Saturday, July 25, 2015

Rick Perry gets halfway to the clear

We just shouldn't be surprised.

One of two felony indictments against former Texas Gov. Rick Perry was tossed out Friday, giving the Republican presidential candidate a potentially huge legal victory in the face of flagging polling numbers for the 2016 race.

The 3rd Court of Appeals in Austin sided with Perry's pricy legal team, stating in a 96-page ruling that the charge of coercion of a public servant constituted a violation of the former governor's free speech rights.

Perry, who left office in January, was indicted last August on the coercion charge and a separate charge of abuse of official power, which wasn't affected by the ruling.

For now, he'll still have to face the abuse of power charge — which could tie him up in court and eat into valuable on-the-ground campaigning time in the midst of his White House run. But Perry's lead attorney, Tony Buzbee, downplayed the future significance of the case, just as his client has for months, saying it will have "no impact whatsoever" on the campaign.

"One down, one to go," Buzbee said at a Houston news conference. "The court today threw out what we believe to be the greater of the two charges." He added that the abuse of power charge is "hanging by a thread."

Thanks goes to Justice Bob Pemberton, who declined to recuse himself from the case despite the glaring conflicts of interest.  I also had a conversation in a podcast with Brad Friedman of Bradblog about the indictments and their chances back in May.

Michael McCrum, the San Antonio-based special prosecutor leading the case, has long maintained it deserves to go to trial. He said he wasn't certain whether he'd appeal Friday's ruling since it affects an underlying statue that will impact many cases, not just Perry's.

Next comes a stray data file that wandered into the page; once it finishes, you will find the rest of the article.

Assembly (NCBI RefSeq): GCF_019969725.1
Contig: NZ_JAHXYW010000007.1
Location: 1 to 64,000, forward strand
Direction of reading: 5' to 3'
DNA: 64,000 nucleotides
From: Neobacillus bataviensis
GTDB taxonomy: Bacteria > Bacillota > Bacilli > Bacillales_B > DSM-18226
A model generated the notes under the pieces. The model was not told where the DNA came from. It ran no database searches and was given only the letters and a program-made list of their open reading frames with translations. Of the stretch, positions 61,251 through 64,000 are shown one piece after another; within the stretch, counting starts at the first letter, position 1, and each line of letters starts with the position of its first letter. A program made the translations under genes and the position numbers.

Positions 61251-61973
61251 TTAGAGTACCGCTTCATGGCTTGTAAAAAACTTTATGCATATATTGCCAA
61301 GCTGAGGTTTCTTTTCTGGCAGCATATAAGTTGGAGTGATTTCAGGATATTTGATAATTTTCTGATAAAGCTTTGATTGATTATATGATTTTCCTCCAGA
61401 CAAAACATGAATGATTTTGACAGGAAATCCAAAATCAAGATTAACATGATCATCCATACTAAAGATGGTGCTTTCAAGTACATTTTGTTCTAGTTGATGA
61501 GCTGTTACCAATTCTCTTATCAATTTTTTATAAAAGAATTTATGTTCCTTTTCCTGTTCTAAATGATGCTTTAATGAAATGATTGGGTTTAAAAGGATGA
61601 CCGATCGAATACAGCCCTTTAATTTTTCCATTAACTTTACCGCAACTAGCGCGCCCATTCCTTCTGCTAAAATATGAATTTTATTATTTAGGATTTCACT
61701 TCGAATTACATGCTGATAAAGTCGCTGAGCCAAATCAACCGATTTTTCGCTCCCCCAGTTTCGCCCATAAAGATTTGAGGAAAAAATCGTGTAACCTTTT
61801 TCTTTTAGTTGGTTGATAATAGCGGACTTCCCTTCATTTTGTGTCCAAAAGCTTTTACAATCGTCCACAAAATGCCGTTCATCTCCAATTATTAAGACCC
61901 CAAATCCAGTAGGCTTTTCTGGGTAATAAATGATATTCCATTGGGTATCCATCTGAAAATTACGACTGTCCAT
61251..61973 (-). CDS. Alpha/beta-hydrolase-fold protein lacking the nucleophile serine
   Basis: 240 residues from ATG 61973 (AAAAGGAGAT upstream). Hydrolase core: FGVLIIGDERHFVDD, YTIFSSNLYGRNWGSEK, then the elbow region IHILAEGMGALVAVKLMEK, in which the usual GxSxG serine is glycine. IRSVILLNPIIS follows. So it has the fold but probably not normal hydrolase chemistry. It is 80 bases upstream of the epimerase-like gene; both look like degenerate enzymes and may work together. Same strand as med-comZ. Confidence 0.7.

"Obviously we're ready to proceed to trial on the other count," McCrum said, though he noted he doesn't yet know when such a trial would begin because Perry can appeal the abuse of power charge to the Court of Criminal Appeals, Texas' highest criminal court. With that court on summer recess, doing so is "going to cause an extended delay," he said.

Buzbee remains confident he can spring Goodhair.

Buzbee said he considers the remaining charge nothing more than a misdemeanor and said the Court of Criminal Appeals "will throw it out on its face." The abuse of official capacity nonetheless has a maximum sentence of 99 years in prison, while the voided coercion charge carried a 10-year maximum sentence.

I don't see a conviction sticking, I really don't even see a trial even happening anytime soon because of the possible appeal to the CCA, as McCrum mentions.  There are simply too many Republicans who have Rick Perry's back.

See DFW CBS and the Christian Science Monitor for additional insight, including the ramifications on his presidential bid.  And again Charles with more and many links to others.

1 comment:

Gadfly said...

Totally agreed with you.

First, I do NOT "get" the great number of liberal news aggregation websites claiming Perry "lost." No, he got a fair-sized win that could set him up for a bigger one.

And, of course, the potency of the one remaining charge kind of hung on the first one.

To riff on Kuff, he didn't even "win one and lose one." He won one, and just has to argue the issues on the other one at actual trial.